September 3 in Belgrade, Serbia. “We’re in a Belgrade park where migrants have pitched their tents waiting for a chance to move on to the Hungarian border. Most of the people here could not afford a hotel room or failed to register with Serbian authorities in the border town of Presevo. They include many Iraqis and Afghans, who tend to be less well off than the Syrians. Some pretend to be Syrian, hoping it will help them get refugee status. One man we spoke to claimed to be from the Syrian Kurdish bastion of Kobane, but only hung out with Iraqis. In theory, those without registration certificates are not allowed into hotels and on local transport. In practice, they are simply charged more. One man paid 50 euros to get here, when others were charged 20 euros.
The most important item they carry with them is their mobile phone, which they’re constantly striving to keep charged. They need it to let people back home know they’re OK. Even more importantly, mobile phones are crucial to know where they’re going, and how to get there. Most have little or no notion of Europe’s geography. All they know is that they have to keep going west until they reach Germany. So they regularly check their Facebook groups to find out about the best routes. And they need their GPS to make sure they’re not getting lost or being led astray.
There are two groups of travellers. On the one hand there are those who have no idea where they’re going and wait for smugglers in the park to sell them a way into the EU. It costs 500 euros to get to the Hungarian border and 1,500 euros to make it as far as Germany. And then there are those who set off alone, without smugglers. They plan to reach the border by bus, lay low for a while and then give it a go. It’s one of the trickier parts of their journey, and they’re desperate to avoid fingerprinting once they step into Schengen and the EU.”
September 2 in Presevo, Serbia. “The first impression of Presevo, Serbia’s southernmost outpost, is one of a multitude of colourful tents pitched along the main street. This is a key stop on the migrants’ journey towards northern Europe. All have to go through a makeshift registration centre, located in a former tobacco factory. Outside the gates, hundreds surge forwards in a bid to enter, but Serbian police stand in their way. The army is present too.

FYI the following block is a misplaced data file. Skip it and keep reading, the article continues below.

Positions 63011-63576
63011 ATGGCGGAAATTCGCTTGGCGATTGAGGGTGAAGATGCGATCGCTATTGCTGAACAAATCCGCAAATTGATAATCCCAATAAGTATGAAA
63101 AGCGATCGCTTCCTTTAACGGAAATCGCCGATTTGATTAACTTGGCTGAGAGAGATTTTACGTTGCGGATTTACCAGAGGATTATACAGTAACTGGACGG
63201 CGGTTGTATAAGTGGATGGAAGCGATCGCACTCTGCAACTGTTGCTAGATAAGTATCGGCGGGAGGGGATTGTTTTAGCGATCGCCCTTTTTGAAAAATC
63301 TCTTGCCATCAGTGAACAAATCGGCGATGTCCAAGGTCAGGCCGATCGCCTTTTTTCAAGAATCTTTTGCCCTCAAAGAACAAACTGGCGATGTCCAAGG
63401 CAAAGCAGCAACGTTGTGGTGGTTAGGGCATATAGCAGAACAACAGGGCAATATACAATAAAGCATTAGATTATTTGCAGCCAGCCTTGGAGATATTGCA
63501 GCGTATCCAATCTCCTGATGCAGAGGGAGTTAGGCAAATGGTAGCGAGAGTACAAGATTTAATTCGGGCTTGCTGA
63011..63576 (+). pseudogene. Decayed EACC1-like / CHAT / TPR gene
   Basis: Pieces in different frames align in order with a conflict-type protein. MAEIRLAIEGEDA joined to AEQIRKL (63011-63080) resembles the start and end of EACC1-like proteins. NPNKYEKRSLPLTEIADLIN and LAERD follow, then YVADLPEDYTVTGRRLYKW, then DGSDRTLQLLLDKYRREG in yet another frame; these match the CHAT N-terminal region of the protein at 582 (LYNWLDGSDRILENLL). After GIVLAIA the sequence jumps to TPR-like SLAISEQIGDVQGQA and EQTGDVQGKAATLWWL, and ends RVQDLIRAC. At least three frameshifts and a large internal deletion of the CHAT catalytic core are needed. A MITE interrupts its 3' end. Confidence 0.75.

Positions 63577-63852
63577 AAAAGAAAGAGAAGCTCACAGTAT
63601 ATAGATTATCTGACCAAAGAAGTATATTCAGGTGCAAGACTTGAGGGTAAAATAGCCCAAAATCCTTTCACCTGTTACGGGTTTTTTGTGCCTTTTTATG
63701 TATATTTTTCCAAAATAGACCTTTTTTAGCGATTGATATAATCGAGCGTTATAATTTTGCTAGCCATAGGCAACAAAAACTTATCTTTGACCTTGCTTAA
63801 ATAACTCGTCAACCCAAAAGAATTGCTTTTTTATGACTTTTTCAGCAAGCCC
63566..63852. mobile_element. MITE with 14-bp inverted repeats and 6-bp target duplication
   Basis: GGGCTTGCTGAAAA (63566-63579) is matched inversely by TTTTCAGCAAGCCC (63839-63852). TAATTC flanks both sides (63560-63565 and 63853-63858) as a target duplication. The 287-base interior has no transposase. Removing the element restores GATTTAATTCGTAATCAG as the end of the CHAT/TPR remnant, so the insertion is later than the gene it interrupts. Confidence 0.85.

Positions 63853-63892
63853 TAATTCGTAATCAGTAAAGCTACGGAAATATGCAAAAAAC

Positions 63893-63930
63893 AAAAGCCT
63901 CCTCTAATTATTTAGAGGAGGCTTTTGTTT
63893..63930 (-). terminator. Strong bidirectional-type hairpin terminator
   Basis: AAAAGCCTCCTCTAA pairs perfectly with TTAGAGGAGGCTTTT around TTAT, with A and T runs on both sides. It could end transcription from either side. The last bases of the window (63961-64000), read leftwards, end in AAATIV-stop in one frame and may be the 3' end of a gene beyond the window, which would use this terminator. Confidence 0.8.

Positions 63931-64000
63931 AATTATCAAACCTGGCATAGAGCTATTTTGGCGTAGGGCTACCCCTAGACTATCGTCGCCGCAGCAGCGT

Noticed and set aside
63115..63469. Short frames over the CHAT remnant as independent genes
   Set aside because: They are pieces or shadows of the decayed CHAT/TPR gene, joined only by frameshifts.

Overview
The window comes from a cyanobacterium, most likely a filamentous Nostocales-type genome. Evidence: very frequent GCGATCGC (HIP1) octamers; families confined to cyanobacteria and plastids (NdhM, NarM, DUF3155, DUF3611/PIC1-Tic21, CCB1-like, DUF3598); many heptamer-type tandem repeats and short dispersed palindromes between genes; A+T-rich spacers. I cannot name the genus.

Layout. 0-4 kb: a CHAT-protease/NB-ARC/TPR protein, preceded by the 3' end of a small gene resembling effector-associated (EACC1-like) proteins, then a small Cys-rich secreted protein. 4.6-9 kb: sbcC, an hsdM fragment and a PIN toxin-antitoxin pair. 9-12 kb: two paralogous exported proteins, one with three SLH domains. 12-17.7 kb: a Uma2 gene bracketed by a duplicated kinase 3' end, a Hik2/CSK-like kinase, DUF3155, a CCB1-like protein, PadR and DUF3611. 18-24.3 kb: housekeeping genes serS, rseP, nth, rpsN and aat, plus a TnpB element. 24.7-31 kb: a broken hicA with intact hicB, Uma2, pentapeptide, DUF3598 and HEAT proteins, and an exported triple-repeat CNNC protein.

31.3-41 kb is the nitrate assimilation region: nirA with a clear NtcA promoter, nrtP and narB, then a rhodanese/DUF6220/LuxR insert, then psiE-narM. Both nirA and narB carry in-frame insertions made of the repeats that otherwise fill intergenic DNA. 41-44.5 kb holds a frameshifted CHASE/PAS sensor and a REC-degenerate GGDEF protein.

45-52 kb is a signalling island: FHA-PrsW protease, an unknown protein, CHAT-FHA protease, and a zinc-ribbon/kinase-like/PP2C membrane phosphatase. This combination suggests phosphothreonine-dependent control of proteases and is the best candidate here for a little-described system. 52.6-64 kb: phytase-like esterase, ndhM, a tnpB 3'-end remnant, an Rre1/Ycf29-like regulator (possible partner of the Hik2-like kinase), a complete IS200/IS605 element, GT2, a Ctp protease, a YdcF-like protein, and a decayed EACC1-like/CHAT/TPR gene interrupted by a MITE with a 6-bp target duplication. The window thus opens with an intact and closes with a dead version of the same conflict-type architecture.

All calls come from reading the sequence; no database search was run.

There are two lines, one for families and a longer one for young men. The men face a long wait as children get priority. Around midday, a scuffle breaks out, batons are raised. We are allowed inside the centre under the supervision of a government minder. Police inside are nervous, overwhelmed by the sheer number of applicants and the journalists that follow them. Some officers soon get into an argument with our minder. The compound is equipped with toilets, showers and tents to provide some shade. The migrants are searched, registered, fingerprinted and photographed – but we’re not allowed to film any of this.
I was happy to see old faces, including Naomie, whose white hat stands out. She tells me they were allowed in after a few hours’ wait. We also catch up with Uday, whom we first met on Sunday as he walked across the border between Greece and Macedonia with his sister, wife and three children. They have already registered and secured the precious piece of paper bearing the name of an asylum centre, written in Serbian. Nobody plans to go to these centres, but they need the piece of paper to check into a hotel – and, crucially, use local transport. Outside the building, bus companies clamour for their business, hiring Arabic translators and posting maps with their routes to Belgrade and Subotica – on the Hungarian border.”